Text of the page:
EXTON, Pa. (WPVI) -- A Chester County biotech firm now has the FDA's OK to begin pediatric tests on its breakthrough drug.
It could ease suffering for thousands with a devastating skin disorder known as RDEB.
"As soon as he was born, they knew something was wrong, remembers Teri Valvano.
From the beginning, her son Vinnie showed the signs of RDEB, Recessive Dystrophic Epidermolysis Bullosa.
The disorder is caused by a genetic mutation in a protein which holds the layers of our skin together.
"The layers of skin just lay on top of one another - you get just a little bit of lateral friction, you create blisters," explains John Maslowski, president and C.E.O. of Fibrocell Science of Exton, Pa.
The blisters are slow to heal but get infected easily.
The hands and feet are prime spots for blisters, but they can appear almost anywhere.
"Blisters in his mouth, couldn't drink from a bottle - horrid stuff," says Teri.
And there was a lot of misunderstanding about RDEB, even in the medical community.
"I remember taking him to an emergency room back home, and they thought we were abusing him," says Teri, holding back her emotions.
"We couldn't convince them what was happening," she adds.
During Vinnie's childhood, his family waged a constant battle to keep him infection-free: encouraging existing wounds to heal, and trying to prevent new ones.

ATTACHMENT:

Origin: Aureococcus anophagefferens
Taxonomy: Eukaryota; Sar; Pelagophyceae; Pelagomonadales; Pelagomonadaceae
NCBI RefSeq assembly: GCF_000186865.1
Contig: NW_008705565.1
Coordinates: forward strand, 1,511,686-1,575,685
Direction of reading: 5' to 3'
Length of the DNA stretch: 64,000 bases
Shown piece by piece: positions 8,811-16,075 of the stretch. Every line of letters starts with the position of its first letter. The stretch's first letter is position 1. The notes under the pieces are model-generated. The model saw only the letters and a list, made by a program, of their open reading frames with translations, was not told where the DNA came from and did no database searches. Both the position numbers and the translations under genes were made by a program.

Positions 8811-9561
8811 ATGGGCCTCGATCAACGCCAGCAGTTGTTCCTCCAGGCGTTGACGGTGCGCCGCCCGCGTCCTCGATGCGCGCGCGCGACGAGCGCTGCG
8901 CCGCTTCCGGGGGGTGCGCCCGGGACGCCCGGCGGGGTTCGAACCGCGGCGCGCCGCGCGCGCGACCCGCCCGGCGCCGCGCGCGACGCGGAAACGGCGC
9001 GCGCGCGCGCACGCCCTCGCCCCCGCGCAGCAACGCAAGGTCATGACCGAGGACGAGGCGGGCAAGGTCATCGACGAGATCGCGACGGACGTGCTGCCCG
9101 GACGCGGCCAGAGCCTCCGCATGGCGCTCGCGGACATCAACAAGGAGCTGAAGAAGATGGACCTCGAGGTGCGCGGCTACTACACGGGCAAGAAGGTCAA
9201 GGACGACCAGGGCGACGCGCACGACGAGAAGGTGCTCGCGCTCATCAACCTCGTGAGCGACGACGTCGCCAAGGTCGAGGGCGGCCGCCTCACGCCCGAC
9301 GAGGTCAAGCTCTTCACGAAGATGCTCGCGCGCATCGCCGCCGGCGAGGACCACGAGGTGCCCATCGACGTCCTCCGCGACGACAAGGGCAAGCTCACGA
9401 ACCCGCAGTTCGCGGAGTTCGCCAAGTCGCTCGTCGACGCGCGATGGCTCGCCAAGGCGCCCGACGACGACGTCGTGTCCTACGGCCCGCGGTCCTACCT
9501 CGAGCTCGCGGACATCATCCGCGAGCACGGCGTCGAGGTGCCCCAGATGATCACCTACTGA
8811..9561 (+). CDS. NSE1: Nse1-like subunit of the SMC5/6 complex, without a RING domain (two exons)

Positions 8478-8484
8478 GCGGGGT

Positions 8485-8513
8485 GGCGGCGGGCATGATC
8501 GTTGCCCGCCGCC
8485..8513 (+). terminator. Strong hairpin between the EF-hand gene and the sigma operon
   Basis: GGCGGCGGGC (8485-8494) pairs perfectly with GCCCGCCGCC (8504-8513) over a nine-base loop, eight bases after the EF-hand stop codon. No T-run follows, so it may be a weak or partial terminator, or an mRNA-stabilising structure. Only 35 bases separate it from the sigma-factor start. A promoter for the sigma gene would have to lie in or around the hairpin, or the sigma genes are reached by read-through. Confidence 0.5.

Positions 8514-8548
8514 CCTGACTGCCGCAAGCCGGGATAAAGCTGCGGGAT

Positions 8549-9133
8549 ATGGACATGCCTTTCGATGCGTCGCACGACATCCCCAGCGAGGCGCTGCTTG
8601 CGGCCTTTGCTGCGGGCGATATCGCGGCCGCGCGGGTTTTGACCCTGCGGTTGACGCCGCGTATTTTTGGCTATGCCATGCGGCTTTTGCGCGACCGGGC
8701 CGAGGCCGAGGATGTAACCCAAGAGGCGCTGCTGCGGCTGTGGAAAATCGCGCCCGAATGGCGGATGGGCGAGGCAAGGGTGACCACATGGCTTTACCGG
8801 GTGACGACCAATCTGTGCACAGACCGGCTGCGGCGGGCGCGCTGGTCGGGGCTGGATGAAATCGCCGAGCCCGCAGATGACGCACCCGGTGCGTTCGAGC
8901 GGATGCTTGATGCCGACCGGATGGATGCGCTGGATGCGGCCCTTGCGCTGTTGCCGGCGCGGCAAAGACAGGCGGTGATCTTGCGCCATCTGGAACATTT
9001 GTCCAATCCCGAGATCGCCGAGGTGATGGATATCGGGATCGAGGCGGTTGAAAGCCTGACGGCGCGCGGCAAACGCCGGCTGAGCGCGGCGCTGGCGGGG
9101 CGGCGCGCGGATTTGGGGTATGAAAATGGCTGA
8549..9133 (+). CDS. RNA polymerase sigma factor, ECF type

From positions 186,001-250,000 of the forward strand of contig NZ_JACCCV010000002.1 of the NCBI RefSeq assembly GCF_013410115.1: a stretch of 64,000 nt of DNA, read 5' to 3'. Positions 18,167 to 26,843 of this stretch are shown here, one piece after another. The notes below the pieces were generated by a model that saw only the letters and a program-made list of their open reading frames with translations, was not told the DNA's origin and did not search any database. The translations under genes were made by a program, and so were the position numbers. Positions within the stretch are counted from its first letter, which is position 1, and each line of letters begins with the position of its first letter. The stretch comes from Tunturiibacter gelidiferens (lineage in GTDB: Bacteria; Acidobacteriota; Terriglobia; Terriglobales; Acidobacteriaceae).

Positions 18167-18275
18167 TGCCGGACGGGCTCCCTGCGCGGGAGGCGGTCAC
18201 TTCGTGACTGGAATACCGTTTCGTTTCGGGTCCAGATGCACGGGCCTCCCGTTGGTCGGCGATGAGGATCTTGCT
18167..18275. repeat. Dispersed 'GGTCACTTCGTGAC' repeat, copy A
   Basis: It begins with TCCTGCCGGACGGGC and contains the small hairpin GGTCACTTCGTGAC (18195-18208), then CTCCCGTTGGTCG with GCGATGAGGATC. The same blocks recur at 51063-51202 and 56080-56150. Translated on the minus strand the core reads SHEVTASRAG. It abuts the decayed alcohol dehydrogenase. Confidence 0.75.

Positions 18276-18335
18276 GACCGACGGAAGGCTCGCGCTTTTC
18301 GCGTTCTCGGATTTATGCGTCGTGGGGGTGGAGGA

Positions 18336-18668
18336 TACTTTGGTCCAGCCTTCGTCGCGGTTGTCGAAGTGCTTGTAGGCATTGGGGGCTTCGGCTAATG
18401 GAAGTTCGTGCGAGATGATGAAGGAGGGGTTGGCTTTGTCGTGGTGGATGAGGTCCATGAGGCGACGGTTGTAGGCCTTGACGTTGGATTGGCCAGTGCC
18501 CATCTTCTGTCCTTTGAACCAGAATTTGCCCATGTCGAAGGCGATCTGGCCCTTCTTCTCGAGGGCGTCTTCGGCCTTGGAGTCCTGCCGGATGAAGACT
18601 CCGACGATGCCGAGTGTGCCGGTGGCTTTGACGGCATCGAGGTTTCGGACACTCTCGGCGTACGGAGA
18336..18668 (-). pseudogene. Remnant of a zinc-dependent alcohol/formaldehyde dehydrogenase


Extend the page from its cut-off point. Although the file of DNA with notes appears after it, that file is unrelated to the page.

"We put knee pads on him and elbow pads, and gloves on his hands when he was little, with bandages under them, and 2 pair of socks over his bandages," she recounts.
Now 30, Vinnie's had several hand surgeries for scarring and other complications that progress from the childhood blistering.
Many RDEB sufferers never make it to adulthood, falling victim to infections.
The constant care didn't deter Vinnie's adventurous nature.
"My parents got me a go-cart, and I loved that go-cart," Vinnie says with a broad smile.
Vinnie still indulges his "need for speed" with a Shelby GT race car he & his brother own.
In 2016, he had the chance to attend Ford Performance Racing School, which he called," The best day of my life!"
Right now, there are no FDA-approved drugs for RDEB.
But at FibroCell, scientists have developed a drug, with the project name FCX-007, aimed at reducing the blister problem.
FCX-007 contains a synthetic gene that creates the correct protein.
"We sort of inject around the periphery of the wound, and we may cross the wound as well," says Maslowski.
It is designed to correct the gene at the wound site, without spreading to other areas of the body.
The first phase of tests showed the drug is safe.
Now in phase 2, The FDA has just given the OK to test it with kids.
"It would make a world of difference if they get treatment younger," he says.
For more information on Fibrocell, click here.
For more information on RDEB, click here.
Exton biotech testing gene therapy for devastating skin disorder
FDA OK's first tests with children afflicted with RDEB